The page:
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The key to better wireless charging lies in quantum mechanics

This new technology could work over longer distances without any power loss.
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Wireless charging is a great idea in theory: You can just place your device on a charging mat without having to mess with any wires. But it still doesn't solve the main hassle of charging in the first place, which is the requirement to leave your device in one place. But now, scientists may have found the answer to that problem using principles from quantum mechanics.

Currently, wireless, or inductive, charging uses an electromagnetic field to transmit energy over very short distances. That's why your phone, or whatever device you're charging wirelessly, must remain near a wireless pad in order to actually charge. But Shanhui Fan and his team at Stanford University have published an article in Nature that details a wireless charging system that works even when the charger and device are a meter apart. You can also move around the device while it's being charged without interrupting the power transfer.

It works by using a principle of quantum mechanics called parity-time symmetry to create a charger with a self-adjusting power flow. A connected amplifier automatically controls the flow of power between the transmitter and receiver. As a device moves further away from the charger, the power levels adjust automatically to ensure an even and uninterrupted flow of current.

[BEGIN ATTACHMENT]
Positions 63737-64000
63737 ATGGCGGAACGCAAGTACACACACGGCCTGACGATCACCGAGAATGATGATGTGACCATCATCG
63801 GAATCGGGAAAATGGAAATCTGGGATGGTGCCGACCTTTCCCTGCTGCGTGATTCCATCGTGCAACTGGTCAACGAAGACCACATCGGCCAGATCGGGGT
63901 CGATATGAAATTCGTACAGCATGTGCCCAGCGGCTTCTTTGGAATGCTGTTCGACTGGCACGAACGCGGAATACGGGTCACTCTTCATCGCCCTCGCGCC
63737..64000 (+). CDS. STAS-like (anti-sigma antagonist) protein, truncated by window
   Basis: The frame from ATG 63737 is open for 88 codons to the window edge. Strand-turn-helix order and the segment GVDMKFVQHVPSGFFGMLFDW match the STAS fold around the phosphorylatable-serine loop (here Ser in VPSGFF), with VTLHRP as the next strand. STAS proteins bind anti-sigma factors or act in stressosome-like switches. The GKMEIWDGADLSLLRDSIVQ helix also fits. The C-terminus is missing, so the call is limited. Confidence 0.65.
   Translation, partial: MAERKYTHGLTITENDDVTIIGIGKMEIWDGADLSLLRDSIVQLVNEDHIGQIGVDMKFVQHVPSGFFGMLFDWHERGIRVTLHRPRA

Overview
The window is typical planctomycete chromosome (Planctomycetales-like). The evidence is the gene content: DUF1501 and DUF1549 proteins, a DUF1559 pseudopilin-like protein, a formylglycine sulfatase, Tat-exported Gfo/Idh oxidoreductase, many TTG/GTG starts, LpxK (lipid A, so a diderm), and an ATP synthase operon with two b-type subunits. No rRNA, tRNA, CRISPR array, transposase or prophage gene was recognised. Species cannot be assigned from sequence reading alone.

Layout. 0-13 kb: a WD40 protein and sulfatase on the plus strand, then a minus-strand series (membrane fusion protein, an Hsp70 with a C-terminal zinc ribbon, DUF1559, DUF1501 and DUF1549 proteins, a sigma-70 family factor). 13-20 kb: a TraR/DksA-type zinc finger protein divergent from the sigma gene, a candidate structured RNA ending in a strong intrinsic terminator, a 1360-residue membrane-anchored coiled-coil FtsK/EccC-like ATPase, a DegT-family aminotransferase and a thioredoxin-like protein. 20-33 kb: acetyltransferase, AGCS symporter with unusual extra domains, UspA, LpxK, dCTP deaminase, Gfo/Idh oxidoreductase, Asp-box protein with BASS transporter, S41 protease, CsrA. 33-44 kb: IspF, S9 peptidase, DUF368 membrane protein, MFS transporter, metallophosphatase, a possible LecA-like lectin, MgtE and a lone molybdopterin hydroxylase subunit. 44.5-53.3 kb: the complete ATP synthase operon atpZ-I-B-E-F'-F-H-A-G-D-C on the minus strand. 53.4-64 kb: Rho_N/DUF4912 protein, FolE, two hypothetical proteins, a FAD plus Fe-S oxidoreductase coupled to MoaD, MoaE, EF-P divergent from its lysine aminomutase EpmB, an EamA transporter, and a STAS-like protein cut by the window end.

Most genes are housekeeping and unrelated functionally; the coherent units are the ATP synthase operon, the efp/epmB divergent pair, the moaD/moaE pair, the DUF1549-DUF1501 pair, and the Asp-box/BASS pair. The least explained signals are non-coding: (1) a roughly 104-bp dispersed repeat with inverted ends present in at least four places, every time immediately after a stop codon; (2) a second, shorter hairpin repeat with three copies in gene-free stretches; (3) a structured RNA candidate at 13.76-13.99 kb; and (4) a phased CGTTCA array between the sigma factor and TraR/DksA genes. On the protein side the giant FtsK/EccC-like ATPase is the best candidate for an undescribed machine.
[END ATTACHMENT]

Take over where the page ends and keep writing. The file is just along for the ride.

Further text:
There's a long road ahead before this technology will be viable for consumers. The research team's experiments only involved powering an LED light bulb; it's going to take some work to charge an actual phone or similar device. However, it's an encouraging first step. Eventually this technology could be fine-tuned to work over broader distances. According to New Scientist, the team eventually hopes to use this technology in solar panels above the Earth's atmosphere, increasing the amount and efficiency of solar power generation.

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